Hence we shave our beards that we may seem purified by innocence and humility and that we may be like the angels who remain always in the bloom of youth. Here’s a question of sacramental theology for you. Do you want to be like the angels, or do you want to be like our Lord Jesus?
We are meant to be glorified humans. If we begin to reject our humanity, we will twist our glory and come up with all sorts of weird ideas.
If ye then be risen with Christ, seek those things which are above, where Christ sitteth on the right hand of God. Set your affection on things above, not on things on the earth. For ye are dead, and your life is hid with Christ in God.
When Christ, who is our life, shall appear, then shall ye also appear with him in glory. Mortify therefore your members which are upon the earth; fornication, uncleanness, inordinate affection, evil concupiscence, and covetousness, which is idolatry:
Lie not one to another, seeing that ye have put off the old man with his deeds; And have put on the new man, which is renewed in knowledge after the image of him that created him: Where there is neither Greek nor Jew, circumcision nor uncircumcision, Barbarian, Scythian, bond nor free: but Christ is all, and in all.
Put on therefore, as the elect of God, holy and beloved, bowels of mercies, kindness, humbleness of mind, meekness, longsuffering; Forbearing one another, and forgiving one another, if any man have a quarrel against any: even as Christ forgave you, so also do ye.
When we mortify the flesh, we are to mortify our members, our arms and legs. These arms and legs are things like fornication and covetousness. We pluck those eyes out. This is very physical.
The new man is also very physical. Your new man may or may not be circumcised, but he certainly has bowels. And these are bowels of mercy.
We are not to cast aside all that is physical. We are to save it. We are to save men and their beards and their appetites. And if our priests tell us that it is best to not mate, we’ll be all weird when it comes to sex. If our priests tell us that this bread and wine is not so base as real bread and wine, we will become either aesthetes or drunkards.
And if our priests act like it’s best no to have a beard, we’ll go beardless.
It is perilous to despise that which Jesus glorified. And we all do it. This has been a history of one weird scorn that developed in one corner of Christendom, and how it becomes part of a complex of ridicule for that which God has chosen to glorify. Ridiculing and despising that which God has glorified is what the world does. In this way the church is like the world.
If we despise wine, we will hate fellowship. If we despise sex, we will hate women. If we despise beards, we will hate brotherhood and masculinity. If we despise feasting, we will hate weddings and life together.
Don’t be like the angels. Figure out what sort of human Christians are supposed to be, and do that. Do I write you a new commandment, that all men must have beards? I do not write a new commandment, but an old commandment I write you. Behold, what manner of love the Father hath bestowed upon us, that we should be called the sons of God: Beloved, now are we the sons of God, and it doth not yet appear what we shall be: but we know that, when he shall appear, we shall be like him; for we shall see him as he is. And every man that hath this hope in him purifieth himself, even as he is pure.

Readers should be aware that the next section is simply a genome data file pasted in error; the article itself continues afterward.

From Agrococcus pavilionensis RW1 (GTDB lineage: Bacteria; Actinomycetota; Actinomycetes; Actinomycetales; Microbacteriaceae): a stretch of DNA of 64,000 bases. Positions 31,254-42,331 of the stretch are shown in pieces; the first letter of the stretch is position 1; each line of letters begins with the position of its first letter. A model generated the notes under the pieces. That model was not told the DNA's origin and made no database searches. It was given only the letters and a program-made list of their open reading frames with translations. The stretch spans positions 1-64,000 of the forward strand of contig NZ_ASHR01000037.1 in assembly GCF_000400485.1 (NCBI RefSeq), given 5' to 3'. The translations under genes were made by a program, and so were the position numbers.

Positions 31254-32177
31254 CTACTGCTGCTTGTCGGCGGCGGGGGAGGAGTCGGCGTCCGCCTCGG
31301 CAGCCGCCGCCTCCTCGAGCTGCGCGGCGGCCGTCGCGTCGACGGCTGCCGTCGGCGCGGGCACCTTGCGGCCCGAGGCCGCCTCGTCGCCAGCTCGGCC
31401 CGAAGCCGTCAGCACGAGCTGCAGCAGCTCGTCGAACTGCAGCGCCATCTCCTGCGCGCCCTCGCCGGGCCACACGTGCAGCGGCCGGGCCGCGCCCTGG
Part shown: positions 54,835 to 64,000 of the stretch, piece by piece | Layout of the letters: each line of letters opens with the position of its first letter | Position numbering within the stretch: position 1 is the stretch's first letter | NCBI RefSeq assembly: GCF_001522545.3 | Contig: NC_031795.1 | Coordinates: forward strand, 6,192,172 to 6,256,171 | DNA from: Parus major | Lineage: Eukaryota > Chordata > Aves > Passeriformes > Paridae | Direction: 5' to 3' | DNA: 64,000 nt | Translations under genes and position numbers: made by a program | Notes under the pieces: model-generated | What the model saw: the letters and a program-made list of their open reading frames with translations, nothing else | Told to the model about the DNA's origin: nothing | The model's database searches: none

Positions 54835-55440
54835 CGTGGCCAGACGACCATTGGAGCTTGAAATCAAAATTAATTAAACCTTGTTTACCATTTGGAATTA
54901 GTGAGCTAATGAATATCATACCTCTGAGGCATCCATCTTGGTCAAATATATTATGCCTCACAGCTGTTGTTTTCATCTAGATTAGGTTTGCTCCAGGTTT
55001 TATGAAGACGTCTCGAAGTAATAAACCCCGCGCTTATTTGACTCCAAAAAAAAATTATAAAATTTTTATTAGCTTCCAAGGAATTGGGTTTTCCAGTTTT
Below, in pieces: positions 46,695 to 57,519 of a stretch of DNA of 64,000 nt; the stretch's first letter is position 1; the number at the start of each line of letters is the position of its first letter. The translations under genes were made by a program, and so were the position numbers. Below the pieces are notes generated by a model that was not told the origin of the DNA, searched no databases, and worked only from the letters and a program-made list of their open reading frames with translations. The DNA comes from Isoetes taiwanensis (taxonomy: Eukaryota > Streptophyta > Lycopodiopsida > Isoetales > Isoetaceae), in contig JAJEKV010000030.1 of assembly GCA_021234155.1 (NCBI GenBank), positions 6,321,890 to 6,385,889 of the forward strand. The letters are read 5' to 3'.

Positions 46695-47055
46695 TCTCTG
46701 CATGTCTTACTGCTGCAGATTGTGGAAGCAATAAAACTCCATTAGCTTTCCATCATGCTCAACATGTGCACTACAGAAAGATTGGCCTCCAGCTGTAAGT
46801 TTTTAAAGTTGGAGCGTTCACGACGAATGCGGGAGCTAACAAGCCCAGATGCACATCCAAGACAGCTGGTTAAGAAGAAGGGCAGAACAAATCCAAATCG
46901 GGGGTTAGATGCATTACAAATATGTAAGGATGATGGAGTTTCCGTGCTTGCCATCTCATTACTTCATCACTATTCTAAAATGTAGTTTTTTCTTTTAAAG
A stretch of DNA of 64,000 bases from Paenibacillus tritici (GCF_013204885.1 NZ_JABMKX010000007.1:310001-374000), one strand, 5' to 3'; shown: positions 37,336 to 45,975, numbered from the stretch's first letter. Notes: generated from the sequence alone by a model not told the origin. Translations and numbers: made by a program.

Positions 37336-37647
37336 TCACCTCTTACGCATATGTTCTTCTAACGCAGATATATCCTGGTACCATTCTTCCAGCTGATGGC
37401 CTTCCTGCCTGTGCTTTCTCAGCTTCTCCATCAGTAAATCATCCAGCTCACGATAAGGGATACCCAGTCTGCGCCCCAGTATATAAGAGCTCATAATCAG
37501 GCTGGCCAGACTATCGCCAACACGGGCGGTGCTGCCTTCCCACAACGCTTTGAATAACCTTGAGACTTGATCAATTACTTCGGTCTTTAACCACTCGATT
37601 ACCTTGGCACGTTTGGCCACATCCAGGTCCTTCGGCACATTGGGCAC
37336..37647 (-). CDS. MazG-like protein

So I urge you, but do not command you: Grow out your beard, you son of a King! When he appears, we shall be like him! And if there’s beer at the right hand of God, my brother, I’ll buy the first hundred rounds if Jesus is clean-cheeked.
Danielle Mead Skjelver wants to tell you all about it. You can find an entire paper authored by her on Luther’s scatological expressions at German Hercules: The Impact of Scatology on the Definition of Martin Luther as a Man 1483-1546.
Apparently in medieval and Reformation Germany, poop jokes made you more manly.
Introduction: The writings of Martin Luther are among the most studied in the world. With words sublime, he gave the Christian God back to the common man, and yet Luther also spoke with shocking cruelty and vulgarity. Martin Luther’s employment of vulgarity, and specifically scatological vulgarity, in his writings and speech has drawn criticism, embarrassment, and accusations of psychological instability. But there was power in coarse language, for Martin Luther’s combative use of scatology defined him as a virile male in sixteenth century Germany. Brash and full of bravado, the scatology of Martin Luther lent him the appearance of fearlessness. Scatology in many societies is associated with the beer hall and the military, two bastions of masculinity (analogous to today’s ‘locker-room talk’). Even among elites in the Europe of Luther’s day, scatology was not unusual. This was particularly true in German speaking lands. In a time of strong proto-nationalism, his combative and demeaning brand of scatology, which was leveled against not only a spiritual but also a foreign enemy in the Papacy, secured for him the definition of virile German male. In spite of his emaciated condition from years of fasting, and later in life in spite of corpulence, and even in spite of his public proclamations that he proudly helped his wife wash diapers, Luther was ever the man in the eyes of both allies and enemies. His virility was largely the product of his aggressive use of scatological language, for in demeaning his enemies, Luther diminished their virility. His adversaries, however, vilified his character in such a way that their attacks emphasized Luther’s masculinity.